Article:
The antitrust actions went forward, and last year, a judge ruled in an initial motion that Varsity is in a pretty weak legal position. It turns out, what CNBC praised the firm for establishing – a moat against competition – might be illegal. Meanwhile, rivals that Varsity had bullied into acuquiecense saw the antitrust suits and the chatter in the industry. They started new competitions, and challenged Varsity’s control over cheerleading contests. These new events were super-charged during the pandemic, and while Varsity is still the leader, the firm now has less leverage over gyms and event producers.

But there was more. Victims began speaking out, including the kids who had experienced sexual assault by coaches and famous cheerleaders. Seven months after my first article, Marisa Kwiatkowski and Tricia L. Nadolny at USA Today detailed a massive scandal of rampant sexual abuse in the industry.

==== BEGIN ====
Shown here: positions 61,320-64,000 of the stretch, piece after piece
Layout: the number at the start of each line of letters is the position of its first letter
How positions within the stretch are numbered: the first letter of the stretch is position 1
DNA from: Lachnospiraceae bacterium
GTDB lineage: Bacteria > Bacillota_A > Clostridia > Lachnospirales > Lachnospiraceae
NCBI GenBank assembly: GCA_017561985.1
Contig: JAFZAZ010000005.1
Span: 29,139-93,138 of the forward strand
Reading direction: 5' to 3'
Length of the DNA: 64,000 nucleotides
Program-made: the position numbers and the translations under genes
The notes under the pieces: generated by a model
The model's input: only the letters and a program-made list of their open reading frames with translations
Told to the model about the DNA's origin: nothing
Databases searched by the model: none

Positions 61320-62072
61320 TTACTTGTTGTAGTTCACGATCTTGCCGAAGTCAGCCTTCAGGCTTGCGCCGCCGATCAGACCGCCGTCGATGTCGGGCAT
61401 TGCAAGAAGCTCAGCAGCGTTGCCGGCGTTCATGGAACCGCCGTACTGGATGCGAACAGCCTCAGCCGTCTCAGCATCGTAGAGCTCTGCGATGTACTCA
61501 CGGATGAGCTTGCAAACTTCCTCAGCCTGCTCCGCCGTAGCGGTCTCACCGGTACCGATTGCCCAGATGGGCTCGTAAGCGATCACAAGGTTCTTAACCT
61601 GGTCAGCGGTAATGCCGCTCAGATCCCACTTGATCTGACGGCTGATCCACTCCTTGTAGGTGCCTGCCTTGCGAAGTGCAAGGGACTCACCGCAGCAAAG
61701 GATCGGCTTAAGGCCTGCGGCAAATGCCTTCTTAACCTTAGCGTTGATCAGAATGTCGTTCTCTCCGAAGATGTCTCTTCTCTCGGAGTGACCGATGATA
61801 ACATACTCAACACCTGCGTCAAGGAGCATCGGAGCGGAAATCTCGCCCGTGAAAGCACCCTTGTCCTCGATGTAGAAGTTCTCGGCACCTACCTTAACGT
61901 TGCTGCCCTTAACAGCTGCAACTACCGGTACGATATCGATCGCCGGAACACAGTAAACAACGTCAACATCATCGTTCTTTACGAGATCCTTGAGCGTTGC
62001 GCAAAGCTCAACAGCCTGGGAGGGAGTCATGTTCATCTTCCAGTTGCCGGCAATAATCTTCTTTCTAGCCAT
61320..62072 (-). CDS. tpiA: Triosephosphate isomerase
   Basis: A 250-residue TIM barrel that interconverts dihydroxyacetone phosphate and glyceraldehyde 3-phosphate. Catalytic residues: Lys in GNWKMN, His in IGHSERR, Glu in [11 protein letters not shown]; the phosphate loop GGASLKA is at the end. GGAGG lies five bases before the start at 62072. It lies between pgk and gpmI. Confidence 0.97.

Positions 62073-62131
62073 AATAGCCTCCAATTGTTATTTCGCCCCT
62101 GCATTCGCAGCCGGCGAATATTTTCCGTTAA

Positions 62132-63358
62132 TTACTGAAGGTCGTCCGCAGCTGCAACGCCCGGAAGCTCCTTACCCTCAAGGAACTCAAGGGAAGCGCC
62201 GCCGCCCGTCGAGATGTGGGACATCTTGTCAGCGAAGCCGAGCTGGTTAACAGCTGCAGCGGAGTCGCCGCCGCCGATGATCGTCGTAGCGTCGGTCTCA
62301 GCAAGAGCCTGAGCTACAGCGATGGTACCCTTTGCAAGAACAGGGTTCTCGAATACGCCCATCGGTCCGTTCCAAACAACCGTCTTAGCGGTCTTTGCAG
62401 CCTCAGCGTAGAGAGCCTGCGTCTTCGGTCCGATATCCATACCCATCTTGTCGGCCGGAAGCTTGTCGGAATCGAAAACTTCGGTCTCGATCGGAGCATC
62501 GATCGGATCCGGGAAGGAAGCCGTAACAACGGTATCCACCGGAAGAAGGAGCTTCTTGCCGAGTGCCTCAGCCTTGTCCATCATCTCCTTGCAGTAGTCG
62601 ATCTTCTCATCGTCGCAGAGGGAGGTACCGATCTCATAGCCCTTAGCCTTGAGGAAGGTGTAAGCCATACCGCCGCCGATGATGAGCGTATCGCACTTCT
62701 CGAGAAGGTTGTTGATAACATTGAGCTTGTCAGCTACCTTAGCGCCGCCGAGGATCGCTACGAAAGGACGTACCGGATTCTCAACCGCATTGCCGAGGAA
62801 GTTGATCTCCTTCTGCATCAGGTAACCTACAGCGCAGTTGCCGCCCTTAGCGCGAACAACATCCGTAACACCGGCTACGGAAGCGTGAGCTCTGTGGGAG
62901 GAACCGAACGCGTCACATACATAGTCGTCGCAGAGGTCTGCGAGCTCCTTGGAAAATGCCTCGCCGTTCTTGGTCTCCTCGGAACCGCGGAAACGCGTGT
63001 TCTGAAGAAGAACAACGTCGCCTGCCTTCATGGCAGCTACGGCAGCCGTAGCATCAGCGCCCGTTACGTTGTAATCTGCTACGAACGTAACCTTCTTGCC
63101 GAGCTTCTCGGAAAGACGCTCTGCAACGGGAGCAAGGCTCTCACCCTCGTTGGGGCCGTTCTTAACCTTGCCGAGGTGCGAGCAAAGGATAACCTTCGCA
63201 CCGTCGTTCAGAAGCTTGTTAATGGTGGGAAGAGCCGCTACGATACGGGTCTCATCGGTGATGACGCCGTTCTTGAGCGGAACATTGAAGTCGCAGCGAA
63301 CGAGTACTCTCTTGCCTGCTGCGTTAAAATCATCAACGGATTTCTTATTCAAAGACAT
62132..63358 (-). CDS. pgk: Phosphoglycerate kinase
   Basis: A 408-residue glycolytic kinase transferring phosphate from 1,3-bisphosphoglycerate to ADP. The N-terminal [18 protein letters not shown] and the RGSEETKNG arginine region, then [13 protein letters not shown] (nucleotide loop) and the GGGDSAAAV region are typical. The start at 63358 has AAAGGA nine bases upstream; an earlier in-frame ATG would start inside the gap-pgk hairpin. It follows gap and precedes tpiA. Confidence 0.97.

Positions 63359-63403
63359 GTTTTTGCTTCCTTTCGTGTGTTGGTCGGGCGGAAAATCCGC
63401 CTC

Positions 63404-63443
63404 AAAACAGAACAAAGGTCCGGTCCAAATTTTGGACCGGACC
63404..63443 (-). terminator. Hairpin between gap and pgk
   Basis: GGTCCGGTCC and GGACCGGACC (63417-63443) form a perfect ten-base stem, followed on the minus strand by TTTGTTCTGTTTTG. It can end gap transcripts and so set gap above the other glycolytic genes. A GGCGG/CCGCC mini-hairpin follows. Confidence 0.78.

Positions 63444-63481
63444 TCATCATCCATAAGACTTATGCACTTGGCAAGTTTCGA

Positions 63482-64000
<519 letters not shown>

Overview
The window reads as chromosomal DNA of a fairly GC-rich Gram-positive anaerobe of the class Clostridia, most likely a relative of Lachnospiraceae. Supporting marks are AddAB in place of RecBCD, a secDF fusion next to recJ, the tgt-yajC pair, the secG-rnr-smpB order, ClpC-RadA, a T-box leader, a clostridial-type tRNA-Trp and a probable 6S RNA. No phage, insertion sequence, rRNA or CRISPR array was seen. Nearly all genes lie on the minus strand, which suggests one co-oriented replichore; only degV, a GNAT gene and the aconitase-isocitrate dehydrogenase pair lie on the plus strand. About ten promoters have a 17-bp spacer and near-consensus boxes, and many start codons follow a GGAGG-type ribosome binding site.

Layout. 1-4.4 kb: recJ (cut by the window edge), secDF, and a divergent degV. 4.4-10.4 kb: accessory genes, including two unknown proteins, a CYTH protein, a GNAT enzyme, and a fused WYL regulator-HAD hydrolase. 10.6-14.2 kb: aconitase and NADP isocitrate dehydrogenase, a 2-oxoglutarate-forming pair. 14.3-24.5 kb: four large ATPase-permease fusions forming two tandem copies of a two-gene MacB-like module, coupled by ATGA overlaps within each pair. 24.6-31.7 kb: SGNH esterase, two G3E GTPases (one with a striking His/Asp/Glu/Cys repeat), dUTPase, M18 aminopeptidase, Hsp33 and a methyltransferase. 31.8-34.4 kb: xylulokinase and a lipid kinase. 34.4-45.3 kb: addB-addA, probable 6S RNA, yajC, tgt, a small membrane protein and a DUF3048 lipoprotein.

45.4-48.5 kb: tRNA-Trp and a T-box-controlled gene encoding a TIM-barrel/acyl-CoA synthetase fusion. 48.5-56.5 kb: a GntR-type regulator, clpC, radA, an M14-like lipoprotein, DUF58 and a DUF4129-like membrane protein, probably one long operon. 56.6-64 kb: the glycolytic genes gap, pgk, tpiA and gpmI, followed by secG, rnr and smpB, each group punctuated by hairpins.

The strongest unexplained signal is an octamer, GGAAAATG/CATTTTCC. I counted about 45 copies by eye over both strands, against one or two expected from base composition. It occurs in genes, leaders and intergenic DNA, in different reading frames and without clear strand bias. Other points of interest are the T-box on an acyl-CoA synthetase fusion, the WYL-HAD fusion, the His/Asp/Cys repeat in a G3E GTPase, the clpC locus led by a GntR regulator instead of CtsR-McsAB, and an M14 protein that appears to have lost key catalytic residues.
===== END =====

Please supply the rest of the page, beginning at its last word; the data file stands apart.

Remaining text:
There’s a high-profile aspect of this scandal; Netflix’s Cheer celebrity Jerry Harris was arrested for producing child pornography involving young cheerleaders, with complaints about him seemingly ignored by the main cheer governing body. But the scandal is more far-reaching than just Harris. What Kwiatkowski and Nadolny found was that over a 100 convicted sex offenders who had raped or assaulted children or otherwise engaged in sexual misconduct were allowed to work in the cheerleading world, and the two governing nonprofits of the sport – USA Cheer and the U.S. All Star Federation (USASF) – did not put these sex offenders on their list of people banned from the sport.